In the five years or so since I began running OCR, I can't recall ever running an event in the rain. Well, until now, that is. The 2019 Spartan Los Angeles Sprint Weekend was a rain-soaked mud-fest, from beginning to end. I actually ran my very first Spartan event ever at this venue, and have run this race for the past five years, but have never seen it quite like this. The venue itself is set up well for a sprint-distance race, with varied terrain, water, and some serious hills, all part of the Castaic Lake Recreation Area. Though the weather was unrelenting, it could not dampen the spirits of those who came to conquer this course.

The Festival Area

This year, Spartan moved the base of the festival area uphill from the edge of the lake to a mostly grass-covered section of the park. I'm not sure if this was done in anticipation of the weather, or just to change things up, but, whatever the reason, it worked. In comparison with the last few years, the festival area was easier to navigate, and also felt a little more connected. Granted, there seem to be more and more sponsor tents every year, which makes the festival layout a challenge, but simple things like having the start line more centrally located help go give the race a more spectator-friendly feel. In addition, I'd say about 50-60% of the obstacles were accessible by spectators who were willing to walk a few short minutes in the rain. Compared to last month's Sacramento race, or Lebec the month before, that's a pretty good percentage and was a positive change. I can only imagine how glorious it would have been to have scores of spectators lined up at the obstacles, were the weather better. As it stood, it was pretty much the die-hards in their rain ponchos, and the multitude of parents obligated to watch their offspring take on the World Championship kids' course. Still, kudos to the Spartan West Coast team for planning a well thought out and spectator-friendly experience that worked well, even in the rain.

The Course

This was my favorite version of this race thus far, though I personally struggled with the wet obstacles. Starting from what was basically the middle of the festival area was energizing, and going into the lake within the first minute threw a twist into the race that many weren't expecting. Spartan made great use of the terrain, and especially the hills, to make this almost 4-mile Sprint one of the more challenging Sprints of the year. I ran the course both days, and I have to say that, as crazy as the course was in the rain on Saturday, it was ten times worse (or more fun) on Sunday. The consistent rainfall overnight and into the morning, combined with the thousands of runners who went through the course on the first day, left Sunday's course one for the ages. To be honest, though I did not meet my personal goal of making it onto the podium, Sunday's race ranks highly for the most fun I've had during a race. Granted, sliding backward down the hill I was trying to get the sandbag up was frustrating, as was not being able to lift the mud-covered atlas stone out of the water-filled pit it was in, but slipping and sliding around that muddy course, not caring that I was soaked to the bone, reminded me of why I found this sport attractive in the first place. If you're going to run a race in the rain, Castaic is the perfect venue, and the course this weekend was the epitome of what a ‘mud' run should be. And judging from the hundreds of pictures I've seen so far, there was no shortage of good times this weekend, despite the weather.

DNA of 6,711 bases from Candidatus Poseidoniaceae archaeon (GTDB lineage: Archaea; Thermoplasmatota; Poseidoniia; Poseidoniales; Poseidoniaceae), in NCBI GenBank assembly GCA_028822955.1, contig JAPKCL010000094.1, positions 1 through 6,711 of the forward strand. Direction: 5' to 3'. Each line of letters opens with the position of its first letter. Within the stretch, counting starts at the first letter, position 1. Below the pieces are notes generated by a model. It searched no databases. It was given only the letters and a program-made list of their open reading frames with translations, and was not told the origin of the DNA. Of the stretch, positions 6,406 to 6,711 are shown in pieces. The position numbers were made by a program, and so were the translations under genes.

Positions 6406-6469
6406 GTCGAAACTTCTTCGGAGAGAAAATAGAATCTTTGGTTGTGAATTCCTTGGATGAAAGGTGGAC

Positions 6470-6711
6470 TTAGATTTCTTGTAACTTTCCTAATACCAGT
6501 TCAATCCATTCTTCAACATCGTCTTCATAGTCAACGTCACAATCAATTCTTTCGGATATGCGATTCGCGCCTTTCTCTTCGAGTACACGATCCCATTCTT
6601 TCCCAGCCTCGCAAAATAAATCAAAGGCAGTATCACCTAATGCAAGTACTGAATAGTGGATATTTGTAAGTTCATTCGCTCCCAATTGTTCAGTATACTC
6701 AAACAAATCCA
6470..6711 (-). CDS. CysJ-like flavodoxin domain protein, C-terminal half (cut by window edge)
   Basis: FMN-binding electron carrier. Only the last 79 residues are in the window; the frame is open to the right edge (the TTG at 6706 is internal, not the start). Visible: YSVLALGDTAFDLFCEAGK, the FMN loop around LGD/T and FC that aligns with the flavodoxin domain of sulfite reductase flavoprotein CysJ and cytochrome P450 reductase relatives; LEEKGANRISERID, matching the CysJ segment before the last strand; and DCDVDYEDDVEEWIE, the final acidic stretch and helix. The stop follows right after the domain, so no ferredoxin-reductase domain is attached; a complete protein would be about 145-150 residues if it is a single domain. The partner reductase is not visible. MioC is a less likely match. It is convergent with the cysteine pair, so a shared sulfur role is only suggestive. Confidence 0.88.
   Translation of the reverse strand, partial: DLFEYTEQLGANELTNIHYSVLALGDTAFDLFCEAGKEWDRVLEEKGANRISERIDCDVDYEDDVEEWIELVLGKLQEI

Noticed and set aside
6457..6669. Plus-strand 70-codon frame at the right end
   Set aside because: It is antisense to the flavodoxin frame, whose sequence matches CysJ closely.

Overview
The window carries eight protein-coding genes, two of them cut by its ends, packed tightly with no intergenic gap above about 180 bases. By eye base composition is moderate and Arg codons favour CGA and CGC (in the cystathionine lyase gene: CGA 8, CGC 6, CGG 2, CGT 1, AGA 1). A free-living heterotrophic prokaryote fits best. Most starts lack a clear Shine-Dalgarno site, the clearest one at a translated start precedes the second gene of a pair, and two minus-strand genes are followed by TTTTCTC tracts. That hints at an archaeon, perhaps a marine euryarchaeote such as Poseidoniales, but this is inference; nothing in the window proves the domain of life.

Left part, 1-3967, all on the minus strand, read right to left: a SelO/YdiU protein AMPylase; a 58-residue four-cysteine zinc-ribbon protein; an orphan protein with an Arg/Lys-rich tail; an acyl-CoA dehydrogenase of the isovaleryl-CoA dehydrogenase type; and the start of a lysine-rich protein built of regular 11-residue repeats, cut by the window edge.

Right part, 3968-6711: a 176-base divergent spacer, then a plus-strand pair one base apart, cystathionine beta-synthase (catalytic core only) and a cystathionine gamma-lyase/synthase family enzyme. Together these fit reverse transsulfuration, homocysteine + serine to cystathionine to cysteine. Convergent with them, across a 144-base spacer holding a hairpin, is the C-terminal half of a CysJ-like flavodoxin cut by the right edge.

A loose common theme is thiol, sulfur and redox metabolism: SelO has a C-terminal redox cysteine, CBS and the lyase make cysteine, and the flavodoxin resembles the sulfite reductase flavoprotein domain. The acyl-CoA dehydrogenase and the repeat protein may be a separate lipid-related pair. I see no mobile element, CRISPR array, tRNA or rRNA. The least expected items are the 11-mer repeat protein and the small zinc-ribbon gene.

Final Thoughts

Though it was inspiring to see spirits so high, despite the adverse conditions, that's not to say the weekend was perfect. It is challenging to build and maintain a course in the rain, and, of that, Spartan did a good job. There were a few things, however, that I (and other Spartans) noticed, that could have used a little ‘tweaking'. For one, the nets on both the vertical and the A-frame cargo nets were unusually loose. In fact, I'll go so far as to say I've never seen them that loose before at any race. Normally, it might not be that big of a deal, but, in the rain, it seemed particularly hazardous. Trying to get up and over the vertical cargo net in the rain with all that extra slack was nerve-racking, and more than one person took a nasty spill coming down the backside. I don't know if this was just an oversight, but, in my opinion, after a multitude of racer complaints on Saturday, it should have been tightened for Sunday's race. Many also complained that the bells at the end of the multi-rig (just rings, in this case) were too high, and even some who completed the rings, which was a challenge enough in the wet conditions, ended up doing burpees anyway. To be honest, it seemed a bit cruel. We all know rain is going to make obstacles such as the monkey bars, tire flip, Herc Hoist, and Atlas Carry more difficult, but should those who can somehow complete these obstacles be rewarded by an out-of-reach bell? Just something to think about, Spartan. Like I said, conditions were difficult, and, all things considered, I thought it was a very successful event. This race will be a tough one to beat, but, honestly, I'd like the chance to run this same course under drier conditions, if only to have a shot at getting on that podium. I guess I'll only have to wait about 50 weeks to check the forecast.

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Rating: 4.5/5

 

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This author is part of the Mud Run Crew and received a free race entry in return for an independent review. All opinions are those of the author and were not influenced by the race sponsor or Mud Run Guide.